Gumi Shibata. Fried shrimps, tomato pasta, salad. Japan. 9:51am, JST.

 

It's official: the oft-maligned habit of taking Instagram shots of one's food before eating is now art. 

Brooklyn-based artist David Horvitz has invited artists all over the world to share photos and short descriptions of their morning meals with online audiences throughout the day today as part of the online project "Artist Breakfast." The 24-hour event recalls the old saying "It's five o'clock somewhere," a cliché that holds just as true for breakfast as it does for happy hour.

"Artist Breakfast" is the first artist commission to be hosted on "Post: Notes on Modern & Contemporary Art Around the Globe," an online journal, archive, exhibition space and forum run by New York's Museum of Modern Art. It serves as the public face of the art and geography research project C-MAP: Contemporary and Modern Art Perspectives. Horvitz intends the pieces to serve as a commentary on the globalized, 24-hour workday that has become the 21st-century norm.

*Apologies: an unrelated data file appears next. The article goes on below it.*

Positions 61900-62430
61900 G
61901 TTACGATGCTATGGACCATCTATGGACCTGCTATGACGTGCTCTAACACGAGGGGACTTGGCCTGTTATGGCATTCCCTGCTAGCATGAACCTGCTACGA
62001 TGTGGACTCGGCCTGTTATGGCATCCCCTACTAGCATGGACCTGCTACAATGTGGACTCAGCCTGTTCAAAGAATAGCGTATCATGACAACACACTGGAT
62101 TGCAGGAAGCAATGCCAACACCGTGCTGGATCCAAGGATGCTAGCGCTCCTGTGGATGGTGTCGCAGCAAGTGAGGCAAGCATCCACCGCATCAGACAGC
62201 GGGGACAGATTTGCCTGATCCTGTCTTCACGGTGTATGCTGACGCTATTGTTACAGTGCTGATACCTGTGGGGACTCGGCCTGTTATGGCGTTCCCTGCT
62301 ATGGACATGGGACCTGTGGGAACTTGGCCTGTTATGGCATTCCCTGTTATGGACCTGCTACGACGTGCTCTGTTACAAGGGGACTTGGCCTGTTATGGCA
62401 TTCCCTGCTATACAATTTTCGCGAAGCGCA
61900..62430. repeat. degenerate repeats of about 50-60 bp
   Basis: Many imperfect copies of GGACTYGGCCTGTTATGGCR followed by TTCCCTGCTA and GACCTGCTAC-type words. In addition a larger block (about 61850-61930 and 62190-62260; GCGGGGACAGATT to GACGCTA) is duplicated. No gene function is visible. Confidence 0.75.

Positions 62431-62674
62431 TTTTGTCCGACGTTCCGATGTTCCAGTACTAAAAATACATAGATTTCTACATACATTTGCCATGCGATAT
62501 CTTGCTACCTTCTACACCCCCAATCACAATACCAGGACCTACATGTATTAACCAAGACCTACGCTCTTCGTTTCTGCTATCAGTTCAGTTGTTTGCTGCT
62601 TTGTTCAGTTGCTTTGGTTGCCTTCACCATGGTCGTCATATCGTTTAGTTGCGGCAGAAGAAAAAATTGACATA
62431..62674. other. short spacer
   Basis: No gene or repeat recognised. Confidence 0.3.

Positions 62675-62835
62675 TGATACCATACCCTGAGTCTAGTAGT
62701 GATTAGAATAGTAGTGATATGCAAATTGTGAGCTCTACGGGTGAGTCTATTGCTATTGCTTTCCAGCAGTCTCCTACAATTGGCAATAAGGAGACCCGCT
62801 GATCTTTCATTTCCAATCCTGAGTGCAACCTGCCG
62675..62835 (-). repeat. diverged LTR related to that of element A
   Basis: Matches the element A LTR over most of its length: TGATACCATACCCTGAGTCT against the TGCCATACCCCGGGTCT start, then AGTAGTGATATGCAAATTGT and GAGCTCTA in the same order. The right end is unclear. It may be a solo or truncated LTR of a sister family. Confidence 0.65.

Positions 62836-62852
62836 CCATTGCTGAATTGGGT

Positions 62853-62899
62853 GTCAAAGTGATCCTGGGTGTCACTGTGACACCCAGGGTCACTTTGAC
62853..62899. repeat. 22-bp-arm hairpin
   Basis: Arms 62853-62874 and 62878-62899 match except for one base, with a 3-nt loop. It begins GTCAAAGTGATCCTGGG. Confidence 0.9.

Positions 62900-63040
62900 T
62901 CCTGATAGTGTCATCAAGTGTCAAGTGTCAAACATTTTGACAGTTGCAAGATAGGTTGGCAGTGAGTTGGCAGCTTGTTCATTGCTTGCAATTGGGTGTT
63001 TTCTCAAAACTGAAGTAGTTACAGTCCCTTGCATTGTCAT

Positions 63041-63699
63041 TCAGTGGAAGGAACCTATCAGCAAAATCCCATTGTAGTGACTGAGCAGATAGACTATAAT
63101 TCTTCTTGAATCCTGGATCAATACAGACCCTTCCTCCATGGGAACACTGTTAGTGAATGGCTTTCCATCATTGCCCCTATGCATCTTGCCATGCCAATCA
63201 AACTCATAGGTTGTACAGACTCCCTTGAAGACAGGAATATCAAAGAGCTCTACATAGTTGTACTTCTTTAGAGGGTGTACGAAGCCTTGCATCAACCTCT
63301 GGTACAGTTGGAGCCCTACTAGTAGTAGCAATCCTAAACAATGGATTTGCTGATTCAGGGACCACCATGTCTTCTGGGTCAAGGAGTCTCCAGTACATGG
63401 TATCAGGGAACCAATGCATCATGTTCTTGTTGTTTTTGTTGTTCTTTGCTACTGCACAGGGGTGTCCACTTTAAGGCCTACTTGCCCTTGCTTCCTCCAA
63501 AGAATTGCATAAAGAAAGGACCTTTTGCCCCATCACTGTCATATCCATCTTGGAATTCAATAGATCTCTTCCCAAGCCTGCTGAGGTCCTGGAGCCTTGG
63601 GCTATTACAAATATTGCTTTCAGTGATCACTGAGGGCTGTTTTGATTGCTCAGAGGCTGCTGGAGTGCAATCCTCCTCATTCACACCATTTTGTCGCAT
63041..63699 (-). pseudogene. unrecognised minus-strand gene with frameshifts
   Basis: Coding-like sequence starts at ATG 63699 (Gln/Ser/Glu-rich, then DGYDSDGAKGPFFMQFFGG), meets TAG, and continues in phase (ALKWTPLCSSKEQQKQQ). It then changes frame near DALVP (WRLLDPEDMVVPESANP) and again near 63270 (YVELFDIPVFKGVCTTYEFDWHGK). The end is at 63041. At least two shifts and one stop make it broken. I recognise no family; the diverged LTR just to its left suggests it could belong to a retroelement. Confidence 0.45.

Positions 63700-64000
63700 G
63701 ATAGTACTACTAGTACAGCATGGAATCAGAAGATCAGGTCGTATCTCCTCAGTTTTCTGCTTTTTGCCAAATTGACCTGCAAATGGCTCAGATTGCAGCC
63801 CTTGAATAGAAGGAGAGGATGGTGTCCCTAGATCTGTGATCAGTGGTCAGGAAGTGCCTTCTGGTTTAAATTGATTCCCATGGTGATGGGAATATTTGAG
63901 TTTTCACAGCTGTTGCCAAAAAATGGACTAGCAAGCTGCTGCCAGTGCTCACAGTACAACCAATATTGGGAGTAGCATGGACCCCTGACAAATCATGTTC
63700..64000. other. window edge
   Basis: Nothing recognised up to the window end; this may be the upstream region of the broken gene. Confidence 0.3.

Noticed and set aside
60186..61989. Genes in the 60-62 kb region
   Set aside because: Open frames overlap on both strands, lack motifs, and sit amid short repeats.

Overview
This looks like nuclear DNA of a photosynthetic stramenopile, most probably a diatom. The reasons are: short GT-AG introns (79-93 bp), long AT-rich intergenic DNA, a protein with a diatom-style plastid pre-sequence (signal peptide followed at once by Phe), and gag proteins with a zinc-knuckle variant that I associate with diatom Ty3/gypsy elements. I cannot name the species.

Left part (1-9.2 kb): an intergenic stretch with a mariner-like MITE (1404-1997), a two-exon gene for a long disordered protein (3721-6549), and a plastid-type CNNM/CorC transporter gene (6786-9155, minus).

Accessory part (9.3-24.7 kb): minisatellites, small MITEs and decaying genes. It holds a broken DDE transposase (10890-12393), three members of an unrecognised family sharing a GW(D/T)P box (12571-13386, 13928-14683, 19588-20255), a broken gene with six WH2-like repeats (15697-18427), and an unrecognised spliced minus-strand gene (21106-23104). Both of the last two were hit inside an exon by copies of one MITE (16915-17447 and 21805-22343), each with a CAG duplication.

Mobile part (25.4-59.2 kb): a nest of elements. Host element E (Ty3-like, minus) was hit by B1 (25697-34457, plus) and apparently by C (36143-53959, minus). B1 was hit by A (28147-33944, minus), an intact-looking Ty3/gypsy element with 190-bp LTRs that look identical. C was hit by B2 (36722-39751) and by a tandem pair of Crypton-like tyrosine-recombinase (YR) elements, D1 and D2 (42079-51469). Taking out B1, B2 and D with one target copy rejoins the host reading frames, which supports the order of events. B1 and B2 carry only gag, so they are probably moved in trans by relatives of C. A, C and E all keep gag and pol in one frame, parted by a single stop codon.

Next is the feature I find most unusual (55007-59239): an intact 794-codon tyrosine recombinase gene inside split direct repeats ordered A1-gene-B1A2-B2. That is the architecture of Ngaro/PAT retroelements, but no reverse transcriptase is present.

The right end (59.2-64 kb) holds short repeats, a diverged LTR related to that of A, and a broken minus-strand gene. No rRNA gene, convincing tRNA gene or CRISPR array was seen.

Kicking off the daylong meal were artists hailing from regions just west of the International Date Line, such as Australia and New Zealand. The event should end as late risers in Hawaii and French Polynesia polish off their first meal of the day within the next couple of hours.  

The meals on view showcase a range of breakfast foods both traditional and offbeat; submissions can be sorted by meal components such as cereal, marmite, kimchi and nutella. The intriguing "breast milk" category yields zero results, while 27 participants had eggs this morning. The most commonly imbibed food/beverage appears to be coffee, which is tagged 86 times, once in a photo from Houston, Tex., that features only American Spirit cigarettes and a mug of black coffee, with the following explanation: "Because I stayed up too late with one Partha Chatterjee."

"Artist Breakfast" coincides with tonight's "middling reception" for Horvitz's show "David Horvitz: In Search of a Longitude, Penelope Umbrico: In Search of a Latitude" at New York exhibition space Recess; it's halfway through its run, which ends Aug. 10.